The last few weeks with the biting cold wind and sub zero temperatures have made this one of the worst springs I have experienced in my garden. This has resulted in the deciduous trees being over six weeks later than last year. BUT what this means is that the display of flowers is fantastic. Here you can see how FAT the flower buds were just a few weeks before they burst open. One the buds began to show I brought the Prunus Spinosa into my glass house; this kept me from losing any. The tree is now in FULL BLOOM and is a riot of white!
Whilst on my European Tour this year I stayed for a few days with Enrico Savini and the
Progetto Futuro Bonsai School in Bologna, Italy. It was great fun working with the guys in the sunshine and doing some preparatory work on the yamadori trees that was selling at the EBA event in Ljubljana here is a Prunus Spinosa that I worked. The trunk split into two about 20cm from the base, one trunk having wonderful movement and the other none whatsoever! After removing the offending trunk I set about creating a deadwood area as natural appearing as possible. Prunus Spinosa are becoming very popular with Bonsai artists throughout Europe as they are easy to work, display beautiful small white flowers in Spring and create good branch ramification quickly.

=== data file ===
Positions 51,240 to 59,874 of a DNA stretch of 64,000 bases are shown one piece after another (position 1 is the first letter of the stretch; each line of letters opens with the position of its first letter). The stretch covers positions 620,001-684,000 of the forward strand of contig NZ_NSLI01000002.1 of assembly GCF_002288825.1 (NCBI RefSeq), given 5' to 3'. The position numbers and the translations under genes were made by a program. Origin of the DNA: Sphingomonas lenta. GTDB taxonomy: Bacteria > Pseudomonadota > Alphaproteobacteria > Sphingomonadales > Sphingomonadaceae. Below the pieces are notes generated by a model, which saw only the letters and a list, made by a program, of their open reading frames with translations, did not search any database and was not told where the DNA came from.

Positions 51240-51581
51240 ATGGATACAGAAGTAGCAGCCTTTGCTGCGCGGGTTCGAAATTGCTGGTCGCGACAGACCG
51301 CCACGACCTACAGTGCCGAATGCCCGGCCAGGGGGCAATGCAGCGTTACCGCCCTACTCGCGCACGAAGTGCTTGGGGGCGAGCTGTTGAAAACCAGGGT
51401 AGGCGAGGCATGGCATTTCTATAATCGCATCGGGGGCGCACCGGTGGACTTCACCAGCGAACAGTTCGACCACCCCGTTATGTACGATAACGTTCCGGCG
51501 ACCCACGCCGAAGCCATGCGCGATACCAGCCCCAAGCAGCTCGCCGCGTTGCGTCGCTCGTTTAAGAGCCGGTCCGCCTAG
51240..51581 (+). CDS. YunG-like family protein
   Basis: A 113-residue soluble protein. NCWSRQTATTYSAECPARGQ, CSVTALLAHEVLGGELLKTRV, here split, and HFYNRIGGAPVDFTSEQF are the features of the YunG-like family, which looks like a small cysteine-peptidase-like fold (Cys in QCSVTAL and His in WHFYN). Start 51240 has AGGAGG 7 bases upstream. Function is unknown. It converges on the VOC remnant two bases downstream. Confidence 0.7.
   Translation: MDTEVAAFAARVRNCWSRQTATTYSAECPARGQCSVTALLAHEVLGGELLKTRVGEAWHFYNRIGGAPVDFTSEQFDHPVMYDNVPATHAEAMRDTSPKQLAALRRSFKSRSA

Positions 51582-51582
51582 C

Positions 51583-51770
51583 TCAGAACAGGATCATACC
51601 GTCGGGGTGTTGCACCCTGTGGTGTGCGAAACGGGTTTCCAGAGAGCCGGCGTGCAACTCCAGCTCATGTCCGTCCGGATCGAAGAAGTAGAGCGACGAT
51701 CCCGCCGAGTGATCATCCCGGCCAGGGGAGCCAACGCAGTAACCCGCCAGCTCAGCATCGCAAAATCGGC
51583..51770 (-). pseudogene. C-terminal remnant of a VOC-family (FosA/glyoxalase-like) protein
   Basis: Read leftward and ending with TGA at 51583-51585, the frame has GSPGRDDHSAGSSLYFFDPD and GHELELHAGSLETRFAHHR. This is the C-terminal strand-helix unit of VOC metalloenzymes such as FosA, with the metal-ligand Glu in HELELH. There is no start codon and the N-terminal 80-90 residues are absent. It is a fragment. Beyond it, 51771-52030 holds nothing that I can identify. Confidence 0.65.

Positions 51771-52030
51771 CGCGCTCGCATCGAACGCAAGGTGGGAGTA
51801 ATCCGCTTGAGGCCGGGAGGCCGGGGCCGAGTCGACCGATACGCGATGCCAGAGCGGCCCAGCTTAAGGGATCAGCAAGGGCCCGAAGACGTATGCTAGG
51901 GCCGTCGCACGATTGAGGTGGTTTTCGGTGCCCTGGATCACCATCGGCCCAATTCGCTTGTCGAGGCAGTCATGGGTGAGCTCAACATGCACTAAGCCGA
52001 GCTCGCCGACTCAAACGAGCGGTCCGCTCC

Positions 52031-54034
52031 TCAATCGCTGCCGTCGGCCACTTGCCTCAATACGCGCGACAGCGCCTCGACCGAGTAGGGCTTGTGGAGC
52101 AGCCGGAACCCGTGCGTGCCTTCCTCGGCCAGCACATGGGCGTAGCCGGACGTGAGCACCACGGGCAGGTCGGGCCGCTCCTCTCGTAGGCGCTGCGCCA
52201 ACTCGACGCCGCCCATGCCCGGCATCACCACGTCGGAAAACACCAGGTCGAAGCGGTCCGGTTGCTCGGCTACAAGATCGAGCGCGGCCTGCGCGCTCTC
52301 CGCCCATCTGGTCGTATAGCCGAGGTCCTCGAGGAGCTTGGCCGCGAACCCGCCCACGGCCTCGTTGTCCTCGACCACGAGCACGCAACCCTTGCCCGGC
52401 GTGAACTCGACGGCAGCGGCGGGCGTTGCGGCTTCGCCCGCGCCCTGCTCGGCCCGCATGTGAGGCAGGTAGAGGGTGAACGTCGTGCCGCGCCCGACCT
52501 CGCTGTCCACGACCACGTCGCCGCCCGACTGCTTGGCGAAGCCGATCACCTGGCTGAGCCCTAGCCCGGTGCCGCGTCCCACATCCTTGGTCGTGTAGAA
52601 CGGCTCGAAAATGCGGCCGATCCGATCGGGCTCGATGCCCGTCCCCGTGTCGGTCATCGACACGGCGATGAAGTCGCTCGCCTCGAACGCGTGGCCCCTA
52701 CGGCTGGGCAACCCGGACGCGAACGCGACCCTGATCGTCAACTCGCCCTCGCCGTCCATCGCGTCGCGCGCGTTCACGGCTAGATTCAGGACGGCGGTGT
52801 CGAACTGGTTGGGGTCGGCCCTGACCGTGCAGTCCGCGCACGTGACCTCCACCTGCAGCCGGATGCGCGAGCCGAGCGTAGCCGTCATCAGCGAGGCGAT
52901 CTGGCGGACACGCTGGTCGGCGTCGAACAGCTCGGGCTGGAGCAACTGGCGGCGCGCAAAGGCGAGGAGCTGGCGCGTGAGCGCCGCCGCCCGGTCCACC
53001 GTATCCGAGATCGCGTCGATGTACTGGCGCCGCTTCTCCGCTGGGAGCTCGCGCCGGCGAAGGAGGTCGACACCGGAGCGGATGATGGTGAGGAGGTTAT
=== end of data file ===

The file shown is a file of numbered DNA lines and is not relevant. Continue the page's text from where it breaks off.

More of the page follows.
The tree is now in the ownership of Hungarian artist Sándor Papp who I am confident will create an amazing literati Bonsai from this tree.
While I wait for a root stand of quality to present itself, I have decided to create something unusual. I have displayed the tree before on the wooded stand but felt it lacked something. A brainstorming session with Andy from Stone Monkey Ceramics and referring to the unusual tables shown on this blog and here you have the outcome. The twisted barbed wire was ‘found’ on the banks of the Thames near the Olympic Canoe sprit venue. No cutting needed it just fits!
I will be showing the tree at the Bonsai in Wales event at the end of August.